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Concert of Birds
Snyders, Frans
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Snyders, Frans

Antwerp, 1579 - Antwerp, 1657

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Concert of Birds

1629 - 1630. Oil on canvas.
Room 081

In the composition, an owl on a branch directs a chorus of fifteen other types of birds while holding a score between its feet. Such images of different species of birds perched on tree trunks, sometimes with musical scores, were known as Concerts of birds and were popularized by Flemish artists in the early decades of the 17th century, especially Frans Snyders. They were quite common at that time, and the I Marquis of Leganés, don Diego Messía Felípez de Guzmán, had as may as four in his collection, two of which are now at the Museo del Prado, both by Snyders (P01758 and P01761). Two others also entered the Museo del Prado: one by Snyders (P07160) and the other by his disciple, Jan Fyt (P01534). During the first half of the 17th century, few collectors in Madrid had works by Snyders, but they became more common in the second half of the century, when they hung in houses and palaces around the city (including the homes of the Admiral of Castile and don Luis Méndez de Haro). This subject actually antedates the baroque custom of aviaries; it began in the Middle Ages and Snyders was not the first to explore it in paintings, as there were numerous representations of Aeolus with the Birds in the final years of the 16th century. Northern European collectors used these works as decorations above doors or windows, or in front of fireplaces, and the fashion later spread to Spain. Their symbolic significance is linked to representations of Franciscan birds associated with the worship of the Virgin Mary as Our Lady of the Birds, which began in 13th century. Legend has it that birds flocked to a beech grove outside Brussels, drawn by an image of the Virgin resting among the tree branches. As a result, that city, which is the capital of Flanders, had a Franciscan chapel with this avocation. It was destroyed by the Iconoclasts in the 16th century but rebuilt at the end of that same century, with birdcages hanging from the ceiling so that their inhabitants could contribute to the temple’s particular liturgy with their song. This affinity has often been mentioned in relation the Snyders’ desire to be buried in a Franciscan habit. The Concerts of Birds have also been considered allusions to the sense of hearing, although that interpretation is unclear. Other readings allude to the possibility that they represent wisdom via the owl -in Western painting, owls frequently symbolize that concept- who sometimes seems to be directing those bucolic concerts. Moreover, these concerts of birds symbolically refer to concerted order in nature, a sense of balance with nature embodied by the musical systematization of birdsong. Thus, in general, their meaning involves the political and social order enjoyed by the owners of these paintings under the rule of Archduke Albert of Austria and Isabel Clara Eugenia. That explains their popularity in bourgeois and aristocratic homes, from whence they entered the leading museums. The subject was much exploited by Snyders’ followers, both in Flanders and France. In the Spanish Netherlands, these included Paul de Vos, Jan Fyt and Jan Van Kessel and in the Dutch Republic the subject was revised by artists such as Gysbert, Melchior d’Hondecoeter, Abraham Bisschot and Jacobus Victors to make it more courtly. In France, it was explored by Nicasius Bernaerts and Pieter Boel. Here, as in many of Frans Snyders’ compositions, the largest birds at the ends protect the smaller ones. Some of the species are foreign to Europe, including the Raggi Bird of Paradise, from New Guinea and Australia, or the Blue-fronted Amazon from South America. Other species identified in this work include the Hoopoe, the Eurasian Jay, the Bohemian Waxwing and the Eurasian Bullfinch, among others. As to the score held by the owl: some fragments of the titles of the voices are legible and appear to be written in French, although neither the composer nor the work have been identified. It appears to be a four-voice composition, possibly a French song. The music and lyrics are written in what appears to be a notebook with four voice parts (Text drawn from: Pérez Preciado, J. J.: Arte y Diplomacia de la Monarquía Hispánica en el siglo XVII, 2003. pp. 281-285).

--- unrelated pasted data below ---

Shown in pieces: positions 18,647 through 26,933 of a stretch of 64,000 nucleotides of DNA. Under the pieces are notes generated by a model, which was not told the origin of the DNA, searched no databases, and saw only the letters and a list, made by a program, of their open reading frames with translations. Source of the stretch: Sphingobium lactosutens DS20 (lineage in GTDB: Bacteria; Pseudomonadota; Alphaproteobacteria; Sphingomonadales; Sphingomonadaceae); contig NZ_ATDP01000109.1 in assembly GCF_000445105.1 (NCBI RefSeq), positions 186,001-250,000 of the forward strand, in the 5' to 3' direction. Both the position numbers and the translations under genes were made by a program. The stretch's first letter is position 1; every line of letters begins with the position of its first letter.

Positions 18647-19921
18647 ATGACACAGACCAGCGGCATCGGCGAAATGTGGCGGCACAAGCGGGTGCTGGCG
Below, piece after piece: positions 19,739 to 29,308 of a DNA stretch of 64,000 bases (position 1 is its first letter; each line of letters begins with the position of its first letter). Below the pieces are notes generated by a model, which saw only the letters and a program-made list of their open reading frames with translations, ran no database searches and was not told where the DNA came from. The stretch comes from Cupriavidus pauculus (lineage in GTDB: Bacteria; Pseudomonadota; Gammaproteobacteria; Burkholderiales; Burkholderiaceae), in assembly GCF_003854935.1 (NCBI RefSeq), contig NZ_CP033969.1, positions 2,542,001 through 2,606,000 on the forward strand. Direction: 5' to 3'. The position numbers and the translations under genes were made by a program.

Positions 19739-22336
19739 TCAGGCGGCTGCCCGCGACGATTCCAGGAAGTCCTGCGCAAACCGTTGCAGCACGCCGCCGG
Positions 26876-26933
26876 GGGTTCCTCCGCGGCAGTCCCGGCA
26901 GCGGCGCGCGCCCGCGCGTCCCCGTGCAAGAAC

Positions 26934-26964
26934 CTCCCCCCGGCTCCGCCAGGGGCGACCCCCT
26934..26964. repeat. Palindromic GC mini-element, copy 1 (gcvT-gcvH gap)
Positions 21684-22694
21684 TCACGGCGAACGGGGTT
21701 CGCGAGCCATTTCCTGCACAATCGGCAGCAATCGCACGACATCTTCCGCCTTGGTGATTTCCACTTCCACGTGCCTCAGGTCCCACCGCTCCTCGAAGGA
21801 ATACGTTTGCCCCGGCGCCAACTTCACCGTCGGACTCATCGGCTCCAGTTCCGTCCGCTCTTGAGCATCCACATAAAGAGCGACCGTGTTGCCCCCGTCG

Technical data

Inventory number
Snyders, Frans
Concert of Birds
1629 - 1630
Height: 98 cm; Width: 137 cm
Collection of the I Marquis of Leganés, given to Philip IV, 1652-55, no. 163; Royal Collection (Real Alcázar, Madrid, “lower summer quarters”, 1636, no. 860).

Bibliography +

Inventario y Tasacion de Todos los Cuadros Que Existen en el..., s.n, 1834.

La Musica en las Artes Plasticas, Sociedad Española de Amigos Arte, Madrid, 1967.